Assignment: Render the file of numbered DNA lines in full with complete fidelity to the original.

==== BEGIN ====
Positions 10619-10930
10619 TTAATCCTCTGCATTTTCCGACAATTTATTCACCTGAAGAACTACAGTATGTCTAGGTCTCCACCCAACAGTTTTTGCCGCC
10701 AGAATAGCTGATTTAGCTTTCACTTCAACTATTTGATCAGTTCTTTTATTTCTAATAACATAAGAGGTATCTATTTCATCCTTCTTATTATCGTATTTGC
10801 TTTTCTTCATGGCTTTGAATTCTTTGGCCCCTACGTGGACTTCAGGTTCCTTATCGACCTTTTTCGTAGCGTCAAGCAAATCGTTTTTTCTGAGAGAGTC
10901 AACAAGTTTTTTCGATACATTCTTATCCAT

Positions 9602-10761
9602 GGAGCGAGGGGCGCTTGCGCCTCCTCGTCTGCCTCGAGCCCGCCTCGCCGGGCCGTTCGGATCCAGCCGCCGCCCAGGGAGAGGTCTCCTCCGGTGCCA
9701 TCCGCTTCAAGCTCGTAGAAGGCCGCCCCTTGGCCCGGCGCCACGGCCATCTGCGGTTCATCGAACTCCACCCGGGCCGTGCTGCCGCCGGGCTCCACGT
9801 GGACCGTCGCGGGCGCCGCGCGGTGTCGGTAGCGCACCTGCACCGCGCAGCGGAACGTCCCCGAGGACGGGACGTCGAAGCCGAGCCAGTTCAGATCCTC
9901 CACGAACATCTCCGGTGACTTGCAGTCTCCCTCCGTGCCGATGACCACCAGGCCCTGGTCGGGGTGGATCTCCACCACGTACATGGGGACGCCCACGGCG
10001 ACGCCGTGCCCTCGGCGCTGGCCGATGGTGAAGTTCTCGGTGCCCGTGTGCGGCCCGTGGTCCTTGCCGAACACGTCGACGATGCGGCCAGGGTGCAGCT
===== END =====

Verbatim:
Positions 10619-10930
10619 TTAATCCTCTGCATTTTCCGACAATTTATTCACCTGAAGAACTACAGTATGTCTAGGTCTCCACCCAACAGTTTTTGCCGCC
10701 AGAATAGCTGATTTAGCTTTCACTTCAACTATTTGATCAGTTCTTTTATTTCTAATAACATAAGAGGTATCTATTTCATCCTTCTTATTATCGTATTTGC
10801 TTTTCTTCATGGCTTTGAATTCTTTGGCCCCTACGTGGACTTCAGGTTCCTTATCGACCTTTTTCGTAGCGTCAAGCAAATCGTTTTTTCTGAGAGAGTC
10901 AACAAGTTTTTTCGATACATTCTTATCCAT

Positions 9602-10761
9602 GGAGCGAGGGGCGCTTGCGCCTCCTCGTCTGCCTCGAGCCCGCCTCGCCGGGCCGTTCGGATCCAGCCGCCGCCCAGGGAGAGGTCTCCTCCGGTGCCA
9701 TCCGCTTCAAGCTCGTAGAAGGCCGCCCCTTGGCCCGGCGCCACGGCCATCTGCGGTTCATCGAACTCCACCCGGGCCGTGCTGCCGCCGGGCTCCACGT
9801 GGACCGTCGCGGGCGCCGCGCGGTGTCGGTAGCGCACCTGCACCGCGCAGCGGAACGTCCCCGAGGACGGGACGTCGAAGCCGAGCCAGTTCAGATCCTC
9901 CACGAACATCTCCGGTGACTTGCAGTCTCCCTCCGTGCCGATGACCACCAGGCCCTGGTCGGGGTGGATCTCCACCACGTACATGGGGACGCCCACGGCG
10001 ACGCCGTGCCCTCGGCGCTGGCCGATGGTGAAGTTCTCGGTGCCCGTGTGCGGCCCGTGGTCCTTGCCGAACACGTCGACGATGCGGCCAGGGTGCAGCT